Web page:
Car crash in Honduras: A near-death experience

All the windows of the car were shattered except for the window that was next to the
family’s 8-year-old son. (Photos courtesy of: Sierra Ureta and Tristan Deschamps)
All the windows of the car were shattered except for the window that was next to the family’s 8-year-old son. (Photos courtesy of: Sierra Ureta and Tristan Deschamps)

When Tristan Deschamps, senior computer information systems major, and Sierra Ureta,  senior public relations major,  began their drive to a popular Honduras beach last summer, they had no idea they would encounter a life-changing experience. 

Ureta had traveled to Honduras as a student missionary to work as a public relations intern at  VIDA Internacional Mission and an art teacher at the Campos Blancos Educational Center, a school that doubled as an orphanage. She worked in 2022 from June to the beginning of August. Deschamps worked at the same school from January to July as an algebra instructor. 

Ureta told the Accent that in the middle of the summer, the students and teachers were given a break from school. She had been spontaneously invited to go to the beach with a missionary family and two of her friends, one being Deschamps. As they drove off at around 8 in the morning,  there was a carefree atmosphere inside the car, described Ureta.

“It was me and the two boys in the back,” she said. “And we were just on our phones watching videos and just trying to pass time while we’re driving to the beach, which we [were] really excited about.” 

However, the peace and contentment would not last long. 

Deschamps recounted the moment he felt something was wrong. 

“We went on this three-hour car ride to get there. … And I felt a very strong urge to look up before anything happened. Like, I’d say five seconds before anything happened, I felt a pull on my face, and I looked up.”

As he lifted his eyes, he caught the moment when the mother of the family swerved to avoid a truck coming straight at them, five miles per hour over the highway speed limit, according to Deschamps. In the effort to avoid the vehicle in front of them, the mother ended up hitting a car on their left.  

“And as we went to the left, we hit the car on the side,” Deschamps said. “And the centrifugal force is like pushing me against the back of the car because we turned 180 degrees. … We end up facing against the flow of traffic. And then, we start flipping.”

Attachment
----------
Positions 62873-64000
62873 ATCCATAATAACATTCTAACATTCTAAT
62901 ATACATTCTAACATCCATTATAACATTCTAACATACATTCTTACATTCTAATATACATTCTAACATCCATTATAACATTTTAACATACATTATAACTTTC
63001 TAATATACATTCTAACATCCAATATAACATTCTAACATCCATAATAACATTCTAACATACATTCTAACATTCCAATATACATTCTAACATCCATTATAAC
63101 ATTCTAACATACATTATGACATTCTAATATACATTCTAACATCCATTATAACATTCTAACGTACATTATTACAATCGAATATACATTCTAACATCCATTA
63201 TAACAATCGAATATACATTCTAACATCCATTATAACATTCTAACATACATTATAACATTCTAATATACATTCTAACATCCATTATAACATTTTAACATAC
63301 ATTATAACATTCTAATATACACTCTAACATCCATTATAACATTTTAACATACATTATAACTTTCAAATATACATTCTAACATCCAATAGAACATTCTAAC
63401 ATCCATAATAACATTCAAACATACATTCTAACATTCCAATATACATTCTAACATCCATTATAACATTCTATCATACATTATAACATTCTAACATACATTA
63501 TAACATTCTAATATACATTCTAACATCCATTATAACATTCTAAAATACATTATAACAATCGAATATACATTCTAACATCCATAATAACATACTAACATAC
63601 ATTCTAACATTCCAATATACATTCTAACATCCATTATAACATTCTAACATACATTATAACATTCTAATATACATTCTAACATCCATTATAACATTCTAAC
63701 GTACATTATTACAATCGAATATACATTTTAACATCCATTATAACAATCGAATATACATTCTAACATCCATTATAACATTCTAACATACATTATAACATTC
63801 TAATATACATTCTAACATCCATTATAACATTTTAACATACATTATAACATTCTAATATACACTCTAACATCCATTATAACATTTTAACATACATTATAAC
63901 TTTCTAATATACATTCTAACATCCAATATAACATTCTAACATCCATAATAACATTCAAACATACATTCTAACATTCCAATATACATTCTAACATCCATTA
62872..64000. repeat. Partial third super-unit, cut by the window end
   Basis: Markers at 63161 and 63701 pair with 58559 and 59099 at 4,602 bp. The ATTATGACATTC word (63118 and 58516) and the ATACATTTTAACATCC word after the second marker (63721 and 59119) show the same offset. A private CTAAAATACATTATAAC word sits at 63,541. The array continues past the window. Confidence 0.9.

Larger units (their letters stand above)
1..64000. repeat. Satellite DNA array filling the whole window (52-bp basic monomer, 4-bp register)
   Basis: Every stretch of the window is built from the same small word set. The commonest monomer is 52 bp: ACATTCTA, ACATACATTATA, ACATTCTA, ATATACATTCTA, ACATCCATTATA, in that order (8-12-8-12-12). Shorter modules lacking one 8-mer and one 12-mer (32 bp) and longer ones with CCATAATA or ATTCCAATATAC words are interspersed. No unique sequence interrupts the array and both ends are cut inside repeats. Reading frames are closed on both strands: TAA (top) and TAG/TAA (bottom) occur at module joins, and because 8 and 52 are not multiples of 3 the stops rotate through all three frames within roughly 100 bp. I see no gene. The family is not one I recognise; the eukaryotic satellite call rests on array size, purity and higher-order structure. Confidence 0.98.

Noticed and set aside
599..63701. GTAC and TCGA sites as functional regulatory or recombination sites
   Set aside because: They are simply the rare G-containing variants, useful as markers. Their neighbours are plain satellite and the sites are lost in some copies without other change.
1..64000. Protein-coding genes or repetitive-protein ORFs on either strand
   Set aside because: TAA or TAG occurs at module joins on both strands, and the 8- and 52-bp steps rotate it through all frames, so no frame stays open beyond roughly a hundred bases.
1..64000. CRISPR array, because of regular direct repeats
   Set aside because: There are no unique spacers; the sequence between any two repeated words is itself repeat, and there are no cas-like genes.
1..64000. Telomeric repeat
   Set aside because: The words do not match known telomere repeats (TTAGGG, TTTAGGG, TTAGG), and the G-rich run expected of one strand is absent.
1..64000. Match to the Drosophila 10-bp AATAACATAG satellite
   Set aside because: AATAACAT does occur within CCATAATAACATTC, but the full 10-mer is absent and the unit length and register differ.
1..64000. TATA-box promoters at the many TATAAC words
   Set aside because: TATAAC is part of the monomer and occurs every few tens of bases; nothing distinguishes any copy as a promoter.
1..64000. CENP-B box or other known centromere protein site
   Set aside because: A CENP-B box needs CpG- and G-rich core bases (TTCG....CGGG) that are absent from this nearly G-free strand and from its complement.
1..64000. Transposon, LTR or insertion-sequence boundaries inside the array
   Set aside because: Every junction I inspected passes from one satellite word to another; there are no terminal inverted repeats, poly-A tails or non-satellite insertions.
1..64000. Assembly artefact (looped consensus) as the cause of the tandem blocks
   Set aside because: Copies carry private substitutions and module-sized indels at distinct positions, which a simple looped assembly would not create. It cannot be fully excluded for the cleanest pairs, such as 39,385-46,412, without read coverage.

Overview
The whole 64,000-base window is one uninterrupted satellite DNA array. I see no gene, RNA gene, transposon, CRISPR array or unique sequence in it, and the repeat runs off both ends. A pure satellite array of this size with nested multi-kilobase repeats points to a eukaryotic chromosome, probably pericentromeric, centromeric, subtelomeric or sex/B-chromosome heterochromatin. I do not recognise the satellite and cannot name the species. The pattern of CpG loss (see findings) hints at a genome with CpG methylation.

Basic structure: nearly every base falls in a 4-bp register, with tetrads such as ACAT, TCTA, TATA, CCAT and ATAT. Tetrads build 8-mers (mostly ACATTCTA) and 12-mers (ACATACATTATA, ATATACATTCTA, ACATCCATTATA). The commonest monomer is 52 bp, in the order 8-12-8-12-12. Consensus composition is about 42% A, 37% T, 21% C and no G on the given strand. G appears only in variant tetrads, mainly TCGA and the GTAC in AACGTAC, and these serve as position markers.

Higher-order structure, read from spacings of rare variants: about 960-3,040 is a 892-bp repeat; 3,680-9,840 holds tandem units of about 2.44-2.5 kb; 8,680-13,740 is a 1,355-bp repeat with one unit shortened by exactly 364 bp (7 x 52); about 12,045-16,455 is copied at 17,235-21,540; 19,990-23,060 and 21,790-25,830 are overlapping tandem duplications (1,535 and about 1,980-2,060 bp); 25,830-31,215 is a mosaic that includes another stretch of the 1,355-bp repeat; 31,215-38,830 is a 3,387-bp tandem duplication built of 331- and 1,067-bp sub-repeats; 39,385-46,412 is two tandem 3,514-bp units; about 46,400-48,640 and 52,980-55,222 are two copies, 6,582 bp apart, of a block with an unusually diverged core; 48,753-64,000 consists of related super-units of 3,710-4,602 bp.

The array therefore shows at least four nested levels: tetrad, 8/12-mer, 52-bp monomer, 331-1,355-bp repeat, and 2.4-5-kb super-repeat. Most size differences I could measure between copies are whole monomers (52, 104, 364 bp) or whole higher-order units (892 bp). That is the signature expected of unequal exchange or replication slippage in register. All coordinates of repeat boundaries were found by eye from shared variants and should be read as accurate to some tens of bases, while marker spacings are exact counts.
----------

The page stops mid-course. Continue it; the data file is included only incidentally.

The car containing the five members of the family and the three friends rolled three times down an incline by the side of the highway. According to both Ureta and Deschamps, no one in the car was wearing a seatbelt. 

Tristan Deschamps standing with Sierra Ureta. (Photos courtesy of: Sierra Ureta and Tristan Deschamps)

 Ureta compared the moment to what people see in the movies when cars crash.

“[Glass is] just flying  in front of your face. I didn’t think it was really happening,” she said while emotionally describing the incident. “And then, and then I heard Tristan say, ‘I don’t want to die, I don’t want to die.’ And that’s when I was kind of in shock. 

“We rolled three times. And then I thought I was going to die,” Ureta continued. “I was like, ‘I came here to serve God, and now I’m gonna die.’ We landed on the left side, which is the side that I was on. None of us had seatbelts.”

Once the car landed, everyone was able to make it out safely, Ureta and Deschamps said. Though the group was in shock from the crash, no one had any major injuries despite a few bruises caused by the intensity of the rolls. Deschamps said all the windows of the car were shattered except for the window that was next to the family’s 8-year-old son. 

 “Every window exploded,” said Deschamps “And this is another little sign of God’s hand on us. Here’s an 8-year-old in the car, … and he hit the window. It was the only window that didn’t break. It was a miracle that he didn’t get ejected.”

After the initial shock, the group decided to continue on their way to the beach and stayed in a hotel where they reflected on the crash. Deschamps and Ureta both said they were grateful to God for His protective hand. 

Ureta described the moment she saw herself in the mirror for the first time after the crash. 

“I walked into the bathroom, and I looked at myself,” she said. “… I had blood on some of my clothes, and I had shards of glass in my hair and dirt. 

 “And just, I don’t know,” she paused. “ I never felt so thankful to God for my life than in that moment. I literally saw God saving me.” 

When asked what he took away from the experience, Deschamps said that God wants those in pain and in happiness to reach out to Him. 

“Often people reach out to God when they’re in a terrible place,” he said.” But I’d say when you’re in a neutral place, or even a good place, God will take you even further up. And that’s what people should look towards.” 

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